Here, we ask designers to take a selfie and give us an inside look at their life.
Hometown: I grew up in Chantilly, Virginia. However, I packed my bags at the age of 14 and moved to New York City. I think I’ve become a New Yorker through and through.
Studio location: My studio is in TriBeCa and my shop is in Queens. I work with suppliers and fabricators all over the world.
Describe what you make: My work ranges from decorative art objects to functional furnishings produced in historically revered natural materials.
The most important thing you’ve designed to date: My namesake collection released this past spring is the most important work I’ve produced to date. It was the first body of work I produced for myself derived from my own interests and intentions. The purity and autonomy in the creative process was freeing and reignited my passion to create.
Describe the problem your work solves: I recently completed a series of lidded urns in the material Alabaster Agata. Upon showing this work to a new friend, they were prompted to tell me how much the material reminds them of the rosin they used to run their violin bow across before they began playing. Similarly, the memory reminded me of my prior life as a professional ballet dancer. Before going on stage to perform, I would break a rosin rock and coat the bottom of my ballet shoes in the rosin powder in order to not slip. I like to believe that the anthropological research into both material and form that is at the foundation of my practice creates the nostalgia people find in my work. My hope is that this connects them to something forgotten, slows the pace of their life, and gives them a chance to reflect on memories of another time. Whenever someone tells me that the objects I produce allow them to access a lost thought or emotion, I feel I’ve done something right.
Describe the project you are working on now: I’ve been working on a commissioned chess set for the French design house Liaigre. I knew almost nothing about chess when beginning this project, but I was intrigued by the amount of flexibility I was being provided. I was encouraged to completely break away from the Howard Staunton forms we all know today designed by the architect Nathan Cook. My research led me to the Ancient Egyptian board game Senet that fell out of popularity in early Roman times. I’ve taken a great deal of inspiration from the surviving Senet game pieces as well as generating form through the movement each piece is permitted to make in game play. My background in dance had me instantly interested in the notion that a game piece’s prescribed movement patterns could be reflected in its overall form.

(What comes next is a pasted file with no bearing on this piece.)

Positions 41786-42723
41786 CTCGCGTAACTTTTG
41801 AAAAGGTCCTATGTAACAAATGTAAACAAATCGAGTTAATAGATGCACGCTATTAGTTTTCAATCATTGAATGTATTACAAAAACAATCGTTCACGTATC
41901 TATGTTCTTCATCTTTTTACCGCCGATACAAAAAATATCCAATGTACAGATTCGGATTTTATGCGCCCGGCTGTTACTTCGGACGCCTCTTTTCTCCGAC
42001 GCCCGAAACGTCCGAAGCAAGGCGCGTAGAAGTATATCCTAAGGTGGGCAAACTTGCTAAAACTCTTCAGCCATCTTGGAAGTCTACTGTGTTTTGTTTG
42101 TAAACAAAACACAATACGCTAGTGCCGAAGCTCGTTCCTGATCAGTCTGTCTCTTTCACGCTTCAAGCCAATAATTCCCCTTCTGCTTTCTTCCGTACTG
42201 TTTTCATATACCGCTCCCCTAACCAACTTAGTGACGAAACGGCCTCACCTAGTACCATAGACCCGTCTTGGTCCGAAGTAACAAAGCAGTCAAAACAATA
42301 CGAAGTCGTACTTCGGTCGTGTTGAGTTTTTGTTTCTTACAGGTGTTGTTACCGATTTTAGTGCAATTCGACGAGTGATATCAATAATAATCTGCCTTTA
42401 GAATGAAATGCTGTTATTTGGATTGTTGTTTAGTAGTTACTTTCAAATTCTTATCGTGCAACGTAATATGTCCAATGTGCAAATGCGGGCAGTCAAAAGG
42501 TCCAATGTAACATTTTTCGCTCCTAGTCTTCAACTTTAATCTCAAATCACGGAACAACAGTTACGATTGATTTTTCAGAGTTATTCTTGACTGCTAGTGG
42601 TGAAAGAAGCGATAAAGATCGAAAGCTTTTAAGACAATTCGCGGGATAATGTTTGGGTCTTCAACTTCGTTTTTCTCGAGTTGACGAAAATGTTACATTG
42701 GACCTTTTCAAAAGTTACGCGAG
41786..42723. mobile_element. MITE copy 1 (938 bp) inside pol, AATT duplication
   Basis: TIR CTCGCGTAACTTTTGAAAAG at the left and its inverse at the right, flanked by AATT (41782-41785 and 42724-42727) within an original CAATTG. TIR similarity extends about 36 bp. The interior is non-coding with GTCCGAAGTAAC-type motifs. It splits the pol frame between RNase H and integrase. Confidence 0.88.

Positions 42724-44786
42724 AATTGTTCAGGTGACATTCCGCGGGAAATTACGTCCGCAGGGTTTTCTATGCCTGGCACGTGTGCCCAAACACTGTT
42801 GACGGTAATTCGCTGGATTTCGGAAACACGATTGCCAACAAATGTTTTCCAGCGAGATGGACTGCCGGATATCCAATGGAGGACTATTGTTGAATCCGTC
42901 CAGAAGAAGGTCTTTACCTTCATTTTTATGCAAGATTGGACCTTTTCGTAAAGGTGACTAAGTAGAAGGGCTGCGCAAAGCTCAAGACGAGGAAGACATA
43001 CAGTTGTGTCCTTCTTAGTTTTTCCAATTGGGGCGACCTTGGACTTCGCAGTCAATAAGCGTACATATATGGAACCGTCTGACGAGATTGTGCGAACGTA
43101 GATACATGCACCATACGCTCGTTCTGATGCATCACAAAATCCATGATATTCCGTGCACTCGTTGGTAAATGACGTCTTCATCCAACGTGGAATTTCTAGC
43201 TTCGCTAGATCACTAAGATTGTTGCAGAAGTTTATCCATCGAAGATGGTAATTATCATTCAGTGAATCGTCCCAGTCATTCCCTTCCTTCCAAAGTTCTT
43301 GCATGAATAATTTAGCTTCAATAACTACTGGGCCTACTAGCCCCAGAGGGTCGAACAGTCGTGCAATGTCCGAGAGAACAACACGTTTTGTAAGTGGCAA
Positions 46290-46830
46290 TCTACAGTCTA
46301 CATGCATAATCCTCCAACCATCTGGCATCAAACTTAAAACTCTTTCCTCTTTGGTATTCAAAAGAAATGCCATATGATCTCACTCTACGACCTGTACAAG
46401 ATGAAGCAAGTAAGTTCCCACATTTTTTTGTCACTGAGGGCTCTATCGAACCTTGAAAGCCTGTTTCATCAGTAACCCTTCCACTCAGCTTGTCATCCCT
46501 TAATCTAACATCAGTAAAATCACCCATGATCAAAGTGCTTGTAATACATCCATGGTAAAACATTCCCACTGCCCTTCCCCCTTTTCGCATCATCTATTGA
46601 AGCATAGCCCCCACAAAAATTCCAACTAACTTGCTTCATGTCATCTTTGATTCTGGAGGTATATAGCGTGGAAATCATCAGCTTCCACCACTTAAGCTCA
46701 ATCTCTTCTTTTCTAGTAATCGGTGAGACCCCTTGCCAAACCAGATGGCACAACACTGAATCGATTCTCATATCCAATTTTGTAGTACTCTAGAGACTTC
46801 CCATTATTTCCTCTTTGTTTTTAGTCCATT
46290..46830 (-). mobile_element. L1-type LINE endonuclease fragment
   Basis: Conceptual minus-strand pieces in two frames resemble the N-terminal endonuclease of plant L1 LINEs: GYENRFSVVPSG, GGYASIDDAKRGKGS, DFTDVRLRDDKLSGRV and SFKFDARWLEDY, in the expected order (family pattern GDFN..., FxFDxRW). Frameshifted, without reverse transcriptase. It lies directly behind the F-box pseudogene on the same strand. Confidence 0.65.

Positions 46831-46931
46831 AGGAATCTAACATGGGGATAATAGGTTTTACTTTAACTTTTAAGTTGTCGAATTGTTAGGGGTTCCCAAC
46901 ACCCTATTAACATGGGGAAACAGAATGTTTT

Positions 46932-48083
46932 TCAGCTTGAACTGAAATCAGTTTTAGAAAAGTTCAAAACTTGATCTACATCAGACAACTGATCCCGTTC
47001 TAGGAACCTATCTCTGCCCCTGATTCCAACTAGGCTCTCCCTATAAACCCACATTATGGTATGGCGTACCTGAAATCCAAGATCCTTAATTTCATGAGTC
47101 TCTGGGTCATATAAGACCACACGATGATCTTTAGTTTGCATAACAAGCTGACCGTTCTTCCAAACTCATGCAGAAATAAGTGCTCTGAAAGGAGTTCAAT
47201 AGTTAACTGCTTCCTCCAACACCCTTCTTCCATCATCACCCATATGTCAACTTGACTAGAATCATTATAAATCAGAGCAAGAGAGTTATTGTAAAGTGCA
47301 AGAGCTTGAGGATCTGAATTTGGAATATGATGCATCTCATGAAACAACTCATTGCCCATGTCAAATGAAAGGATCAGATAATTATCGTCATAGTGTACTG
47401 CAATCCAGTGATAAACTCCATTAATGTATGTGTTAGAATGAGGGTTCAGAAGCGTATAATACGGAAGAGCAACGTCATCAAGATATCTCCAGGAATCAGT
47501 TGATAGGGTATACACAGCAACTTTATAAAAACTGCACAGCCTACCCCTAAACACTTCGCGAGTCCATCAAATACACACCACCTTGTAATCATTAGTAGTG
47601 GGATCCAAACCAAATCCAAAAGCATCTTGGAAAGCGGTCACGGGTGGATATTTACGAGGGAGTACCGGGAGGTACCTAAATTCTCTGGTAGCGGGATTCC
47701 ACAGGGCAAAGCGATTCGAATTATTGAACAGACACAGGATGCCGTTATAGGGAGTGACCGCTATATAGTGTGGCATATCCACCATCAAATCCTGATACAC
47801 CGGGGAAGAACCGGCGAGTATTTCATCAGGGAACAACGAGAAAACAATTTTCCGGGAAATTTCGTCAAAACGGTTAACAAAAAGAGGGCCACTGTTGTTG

A new or forthcoming project we should know about: I have almost completed work on my first illuminated stone design. I call the work Lantern 5 and it was influenced by ancient oil lamps and imagery of the sun disk during the 18th Dynasty Amarna period in Ancient Egypt. It took me a great deal of time to find stone material that felt unique but would transmit light uniformly. Even after finding materials and producing prototypes, the same material from a different block source would transmit light differently or not at all. Through a cherished relationship with suppliers in Italy I was able to select enough material of required quality to produce the series. I am excited to show that stone can be used as a diffusing source for light and how it produces a soft quality of light when carved carefully. It stands in direct contradiction to the preconceived ideas of the material as hard and impenetrable. I will release Lantern 5 in September—just in time to provide a warm glow to our fall evenings.
What you absolutely must have in your studio: Collaboration is essential to my studio for my sanity and work. Working with stone is not a solitary process—it requires the expertise of countless individuals, from quarry owners, suppliers, fabricators, freight agents, and friends. The support of all these voices daily is one of my favorite parts of my work. Iced coffee and black fine point Sharpies are a necessity as well.
What you do when you’re not working: I’m probably taking portrait mode photos of my cream Shiba Inu, Thisbe. The first ballet I ever performed was A Midsummer Night’s Dream and within the ballet, a troupe rehearses the play Pyramus and Thisbe. The name always stuck with me and it reminds me of what feels like a different lifetime every time I call her name.
Sources of creative envy: Julia Morgan, not only for her contribution to Arts and Crafts but for pioneering a role for women in architecture. Peter Zumthor for his writings and expression of the poetry of moving through space. Louis Khan for showing me the importance of light in design. Sherry Turkle for teaching me that in our relation to objects, thought and feeling are inseparable. I wish I knew their names but every ancient artisan who created the artifacts that inspire my work every day.
The distraction you want to eliminate: Self-doubt courtesy of my inner saboteur.
Concrete or marble? This one is easy. Obviously, marble.
High-rise or townhouse? I grew up in a townhome in Virginia and I live in a high-rise in New York. How about a bungalow near the ocean where I can smell the salt air and hear the thunderstorms rolling in? That would be perfection.
Remember or forget? I wish I could remember everything. Little aggravates me more than forgetting something which used to be so clear.
Aliens or ghosts? Ghosts. Every love story is a ghost story.
Dark or light? The materials with which I work only come to life in the presence of light. The interaction of light with an object creates shadow and reveals form. Without light it is all for nothing.